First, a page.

So, yesterday I used “terrorists” and Republicans in the same sentence. Not that Republicans are terrorists, but there’s a certain similar political logic to what they are doing. Both Chait and Yglesias settle on the much more subtle, “hostage takers.” Both posts were really smart. Chait:
Congress has been voting to raise the debt ceiling for years. The minority party typically uses the vote to embarrass the majority. They have never previously considered using such a vote to win substantive concessions.
So why is this happening now? I think it’s pretty clear that the Obama administration’s approach to hostage-taking is to blame. Last December, Republicans expressed their willingness to let something they at least claimed not to want happen — expiration of the Bush tax cuts on income under $250,000 — unless they received additional concessions. Obama shrugged and said, “the hostage was the American people and I was not willing to see them get harmed.”
When it came to approving the budget resolution, the same situation occurred. John Boehner’s official position was that a government shutdown would be bad. But he’d do it if he didn’t get some concessions. Obama paid up once more.
Why wouldn’t Republicans try it again? And again, and again, and again? It’s normal in politics to hold your opponent’s priorities hostage — I’ll oppose your nominee unless you give me this bill. But when you can hold mutually-held priorities hostage, then you have almost unlimited power.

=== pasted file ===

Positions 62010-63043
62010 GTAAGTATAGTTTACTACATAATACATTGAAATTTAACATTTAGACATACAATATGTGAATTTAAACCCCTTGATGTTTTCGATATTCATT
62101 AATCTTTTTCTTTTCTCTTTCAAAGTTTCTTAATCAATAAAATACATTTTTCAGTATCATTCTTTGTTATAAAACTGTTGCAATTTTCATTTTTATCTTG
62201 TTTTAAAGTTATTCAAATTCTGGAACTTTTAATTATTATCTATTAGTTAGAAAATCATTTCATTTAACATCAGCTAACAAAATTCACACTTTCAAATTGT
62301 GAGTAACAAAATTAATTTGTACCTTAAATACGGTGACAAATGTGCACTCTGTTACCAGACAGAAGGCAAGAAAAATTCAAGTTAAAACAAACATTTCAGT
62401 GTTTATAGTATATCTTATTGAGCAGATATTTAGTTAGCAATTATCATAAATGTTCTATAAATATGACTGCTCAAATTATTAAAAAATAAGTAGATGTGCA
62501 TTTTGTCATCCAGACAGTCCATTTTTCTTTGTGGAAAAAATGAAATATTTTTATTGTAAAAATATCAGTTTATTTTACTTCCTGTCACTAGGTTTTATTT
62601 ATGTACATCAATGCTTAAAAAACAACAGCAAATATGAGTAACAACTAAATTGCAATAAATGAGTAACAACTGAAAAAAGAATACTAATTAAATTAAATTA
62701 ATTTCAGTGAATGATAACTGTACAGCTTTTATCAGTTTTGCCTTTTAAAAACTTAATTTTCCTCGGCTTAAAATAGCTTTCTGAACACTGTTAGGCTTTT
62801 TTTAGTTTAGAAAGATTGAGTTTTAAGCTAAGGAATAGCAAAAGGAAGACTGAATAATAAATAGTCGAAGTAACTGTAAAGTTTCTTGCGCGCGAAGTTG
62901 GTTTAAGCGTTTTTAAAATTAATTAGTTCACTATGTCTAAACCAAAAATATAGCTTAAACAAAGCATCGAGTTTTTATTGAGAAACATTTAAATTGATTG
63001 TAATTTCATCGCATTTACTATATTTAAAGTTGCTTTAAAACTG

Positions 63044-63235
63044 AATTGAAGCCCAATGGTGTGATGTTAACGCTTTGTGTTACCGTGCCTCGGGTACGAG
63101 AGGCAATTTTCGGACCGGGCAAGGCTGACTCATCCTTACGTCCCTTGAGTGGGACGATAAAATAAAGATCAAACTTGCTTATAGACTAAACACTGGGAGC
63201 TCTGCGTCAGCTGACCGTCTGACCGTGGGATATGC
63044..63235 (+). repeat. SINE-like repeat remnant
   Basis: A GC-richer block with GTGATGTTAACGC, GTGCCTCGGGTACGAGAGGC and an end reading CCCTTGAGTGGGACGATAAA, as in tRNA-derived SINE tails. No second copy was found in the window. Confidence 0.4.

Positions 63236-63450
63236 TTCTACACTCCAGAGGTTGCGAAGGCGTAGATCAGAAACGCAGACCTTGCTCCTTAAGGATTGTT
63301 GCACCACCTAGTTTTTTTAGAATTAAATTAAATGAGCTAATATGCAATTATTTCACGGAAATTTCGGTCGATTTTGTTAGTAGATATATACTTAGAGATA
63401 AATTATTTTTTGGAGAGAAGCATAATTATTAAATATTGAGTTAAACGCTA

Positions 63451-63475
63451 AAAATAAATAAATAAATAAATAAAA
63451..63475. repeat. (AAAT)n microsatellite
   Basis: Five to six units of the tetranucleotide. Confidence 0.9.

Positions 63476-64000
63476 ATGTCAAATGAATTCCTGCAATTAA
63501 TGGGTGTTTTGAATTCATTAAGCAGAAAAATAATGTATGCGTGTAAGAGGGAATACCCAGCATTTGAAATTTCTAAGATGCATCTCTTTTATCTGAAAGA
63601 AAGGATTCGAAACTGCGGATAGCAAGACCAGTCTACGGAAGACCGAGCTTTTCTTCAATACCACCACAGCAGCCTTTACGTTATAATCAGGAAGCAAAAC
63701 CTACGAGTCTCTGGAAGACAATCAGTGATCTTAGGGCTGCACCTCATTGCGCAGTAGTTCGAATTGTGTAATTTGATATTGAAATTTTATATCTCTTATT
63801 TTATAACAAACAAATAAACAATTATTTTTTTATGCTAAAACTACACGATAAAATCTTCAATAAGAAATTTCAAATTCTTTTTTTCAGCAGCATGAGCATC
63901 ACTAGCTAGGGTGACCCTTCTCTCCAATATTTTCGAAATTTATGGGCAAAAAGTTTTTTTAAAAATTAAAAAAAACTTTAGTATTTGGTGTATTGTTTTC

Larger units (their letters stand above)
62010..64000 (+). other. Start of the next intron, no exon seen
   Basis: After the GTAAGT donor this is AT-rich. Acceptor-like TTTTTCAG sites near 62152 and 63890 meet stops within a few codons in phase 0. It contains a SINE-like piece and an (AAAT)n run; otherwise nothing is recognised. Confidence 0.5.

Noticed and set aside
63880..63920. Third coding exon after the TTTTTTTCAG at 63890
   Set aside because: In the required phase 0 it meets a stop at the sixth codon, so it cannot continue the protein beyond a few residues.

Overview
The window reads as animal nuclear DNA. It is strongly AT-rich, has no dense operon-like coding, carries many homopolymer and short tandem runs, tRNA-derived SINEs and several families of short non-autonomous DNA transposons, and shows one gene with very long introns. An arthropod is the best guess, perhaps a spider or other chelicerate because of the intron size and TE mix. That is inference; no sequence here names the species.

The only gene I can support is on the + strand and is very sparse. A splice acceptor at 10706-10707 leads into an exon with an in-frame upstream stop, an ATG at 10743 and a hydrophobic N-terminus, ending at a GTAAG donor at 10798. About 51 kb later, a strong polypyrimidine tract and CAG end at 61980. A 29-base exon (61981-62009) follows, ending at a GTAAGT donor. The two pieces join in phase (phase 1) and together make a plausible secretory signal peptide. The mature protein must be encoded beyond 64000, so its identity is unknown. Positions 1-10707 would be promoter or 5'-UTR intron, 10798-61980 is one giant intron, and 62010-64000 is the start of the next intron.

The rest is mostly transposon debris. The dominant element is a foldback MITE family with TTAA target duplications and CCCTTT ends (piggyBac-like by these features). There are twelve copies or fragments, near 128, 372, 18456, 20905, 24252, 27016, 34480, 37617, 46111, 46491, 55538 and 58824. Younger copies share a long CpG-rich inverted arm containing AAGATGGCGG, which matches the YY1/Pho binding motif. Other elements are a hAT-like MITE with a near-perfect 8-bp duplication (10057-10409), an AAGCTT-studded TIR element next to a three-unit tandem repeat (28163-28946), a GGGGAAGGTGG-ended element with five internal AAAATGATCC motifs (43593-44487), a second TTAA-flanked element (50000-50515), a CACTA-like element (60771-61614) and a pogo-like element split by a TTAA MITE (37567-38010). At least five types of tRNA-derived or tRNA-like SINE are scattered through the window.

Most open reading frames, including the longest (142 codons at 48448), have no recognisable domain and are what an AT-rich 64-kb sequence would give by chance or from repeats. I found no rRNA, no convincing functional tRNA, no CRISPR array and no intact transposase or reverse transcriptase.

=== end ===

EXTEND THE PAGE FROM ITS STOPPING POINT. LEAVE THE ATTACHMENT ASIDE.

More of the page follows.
I.e., obviously Boehner wants to raise the debt ceiling as well, he’s just not actually saying so. Or he is, but insisting that Democrats need to make concessions for Boehner to do what he actually wants to do. And Boehner does want to raise the debt ceiling because all reasonable (yes, grading on a curve Boehner is definitely in that category) understand that it’s really bad for us not to, and the overlords of the Republican Party, i.e., big Business, damn sure don’t want this creating any economic trouble.
Yglesias lays out a strategy that seems awfully sensible to me, but maybe I’m missing something:
It’s a two pronged strategy. The first one is a credible, repeated commitment not to surrender anything in exchange for getting congress to agree to the debt ceiling being increased. After all, why should anything be given up. Everyone knows that increasing the debt ceiling is the right thing to do. If the government were operating under uniform Republican control, the GOP would be increasing the debt ceiling. There’s nothing to bargain over. If some members of congress genuinely think that no increase in the debt ceiling is a superior options to raising it, then they’re entitled to be wrong. But there’s no reason that Obama should be trading votes with guys like John Boehner who know perfectly well that an increase is in order. This frames the issue correctly as one of whether or not Republicans who think an increase is warranted will nonetheless refuse to allow one in order to extract unrelated concessions.
Prong two? Keep the government paying for things Democrats value and stop paying the bills due for things that Republicans value.
I’m going to be really curious to see how Obama plays this. I still believe Obama is a very capable and smart politician, but I am starting to doubt him a bit in matters such as this.